Yawning Portal Biscuits

You all know that my choice of reading matter can sometimes be a little… eclectic.  But I bet most of you would still be surprised to see Heroes’ Feast Dungeon & Dragons Cookbook sitting my kitchen.  I know I am.  I don’t even remember when I first saw this title, but clearly on a whim I added it to my waitlist at the library.  It’s a new title, so it sat with “On Order” status for about five months and then suddenly with no warning last week, it was waiting for me!

It’s unbelievably well-done.  High quality construction, beautiful photos and very well written.  For those of us who know NOTHING about D&D, it has nice introductions to each section (Human Food, Elven Food, Halfling Food, etc.) that describe the different kinds of beings and their foodie bent. 

The food itself has fun D&D names; the fare itself is nothing extremely exotic, so the names are really key to making this cookbook a lot of fun. 

I was having a friend stop by on Saturday morning and had my regular biscuit cookbook sitting out.  The night before I was flipping through Heroes’ Feast and I came across the Yawning Portal Buttermilk Biscuit recipe.  If you are a D&D fan, then you know that The Yawning Portal is a very popular tavern located on Rainrun Street in Castle Ward, one of the wards in the city of Waterkeep.  If you aren’t a D&D fan, now you know.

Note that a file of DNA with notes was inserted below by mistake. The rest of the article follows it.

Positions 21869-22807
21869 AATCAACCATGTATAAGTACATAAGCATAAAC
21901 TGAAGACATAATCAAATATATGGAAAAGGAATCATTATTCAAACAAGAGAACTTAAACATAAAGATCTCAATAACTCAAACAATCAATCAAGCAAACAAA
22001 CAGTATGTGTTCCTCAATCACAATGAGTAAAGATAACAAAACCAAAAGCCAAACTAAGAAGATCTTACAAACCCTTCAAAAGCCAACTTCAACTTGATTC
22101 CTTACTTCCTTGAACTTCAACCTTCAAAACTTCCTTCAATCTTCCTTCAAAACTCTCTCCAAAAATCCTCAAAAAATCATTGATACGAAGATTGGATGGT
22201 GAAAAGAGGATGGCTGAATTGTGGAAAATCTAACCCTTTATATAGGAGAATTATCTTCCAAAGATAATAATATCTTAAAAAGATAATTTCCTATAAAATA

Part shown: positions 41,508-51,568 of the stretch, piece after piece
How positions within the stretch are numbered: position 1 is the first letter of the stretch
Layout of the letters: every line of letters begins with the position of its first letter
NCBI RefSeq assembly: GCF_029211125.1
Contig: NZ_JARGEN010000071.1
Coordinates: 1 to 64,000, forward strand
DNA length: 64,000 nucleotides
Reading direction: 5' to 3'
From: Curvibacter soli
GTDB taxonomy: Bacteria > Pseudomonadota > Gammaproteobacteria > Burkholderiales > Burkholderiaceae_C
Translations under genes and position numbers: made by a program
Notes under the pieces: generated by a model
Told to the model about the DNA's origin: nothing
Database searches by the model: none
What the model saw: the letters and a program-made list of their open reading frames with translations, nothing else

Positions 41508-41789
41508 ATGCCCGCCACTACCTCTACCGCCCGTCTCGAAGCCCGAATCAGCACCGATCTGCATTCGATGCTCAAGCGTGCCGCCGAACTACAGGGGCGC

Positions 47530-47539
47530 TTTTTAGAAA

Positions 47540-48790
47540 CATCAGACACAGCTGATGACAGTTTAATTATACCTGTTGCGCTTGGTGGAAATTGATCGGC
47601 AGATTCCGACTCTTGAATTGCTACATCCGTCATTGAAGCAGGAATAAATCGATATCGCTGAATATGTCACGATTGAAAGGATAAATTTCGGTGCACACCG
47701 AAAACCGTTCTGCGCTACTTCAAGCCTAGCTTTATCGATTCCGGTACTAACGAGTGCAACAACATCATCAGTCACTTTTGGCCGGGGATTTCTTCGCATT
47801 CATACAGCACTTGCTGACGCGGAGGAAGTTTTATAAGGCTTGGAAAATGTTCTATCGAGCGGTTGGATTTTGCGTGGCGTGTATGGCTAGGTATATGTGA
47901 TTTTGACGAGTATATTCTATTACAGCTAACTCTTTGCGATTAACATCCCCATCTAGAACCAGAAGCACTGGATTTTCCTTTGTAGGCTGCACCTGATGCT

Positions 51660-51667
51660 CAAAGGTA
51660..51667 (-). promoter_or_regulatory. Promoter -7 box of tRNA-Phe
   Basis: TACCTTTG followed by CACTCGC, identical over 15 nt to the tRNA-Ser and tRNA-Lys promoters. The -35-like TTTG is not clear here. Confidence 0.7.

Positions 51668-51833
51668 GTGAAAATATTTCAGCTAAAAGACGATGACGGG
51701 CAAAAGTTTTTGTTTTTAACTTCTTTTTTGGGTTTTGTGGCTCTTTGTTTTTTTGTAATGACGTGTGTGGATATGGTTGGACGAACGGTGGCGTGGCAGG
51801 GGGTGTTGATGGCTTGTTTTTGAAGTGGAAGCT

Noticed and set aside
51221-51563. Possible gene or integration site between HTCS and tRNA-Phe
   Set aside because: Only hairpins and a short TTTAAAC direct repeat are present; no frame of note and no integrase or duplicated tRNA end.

I’m not going to put the recipe here – it’s a fairly straight forward biscuit recipe.  The one difference is that instead of cutting individual biscuits, you pat all the dough into a pan, score it and then bake it.  I also brushed melted butter on the top as it suggested.  If I do say so myself, when I pulled them from the oven, they looked just like the photo in the cookbook. And they were excellent with homemade jam.

If I were a D&D player, I would HAVE to have this cookbook.  As a non D&D’er, I’ll appreciate it for a couple more weeks and then back to the library it will go.  But I will copy out just a couple of recipes so that I have them on hand whenever I want to make something with a really fun name!

Do you have any “exotic”/theme cookbooks?  Or exotic recipes?

39 thoughts on “Yawning Portal Biscuits”

  1. Morning. I don’t think we have anything too exotic, but then I’m not known for perusing the cookbook collection.
    We got several on gluten free, we’ve got some on cooking in different parts of the US. I think Kelly’s favorite is the ‘American Test kitchen’ one. And I have looked through the one from Lynn Rossetto Casper about the science behind cooking…

    Don’t know anything about D&D.

    Liked by 3 people

    1. Rise and Shine, Baboons,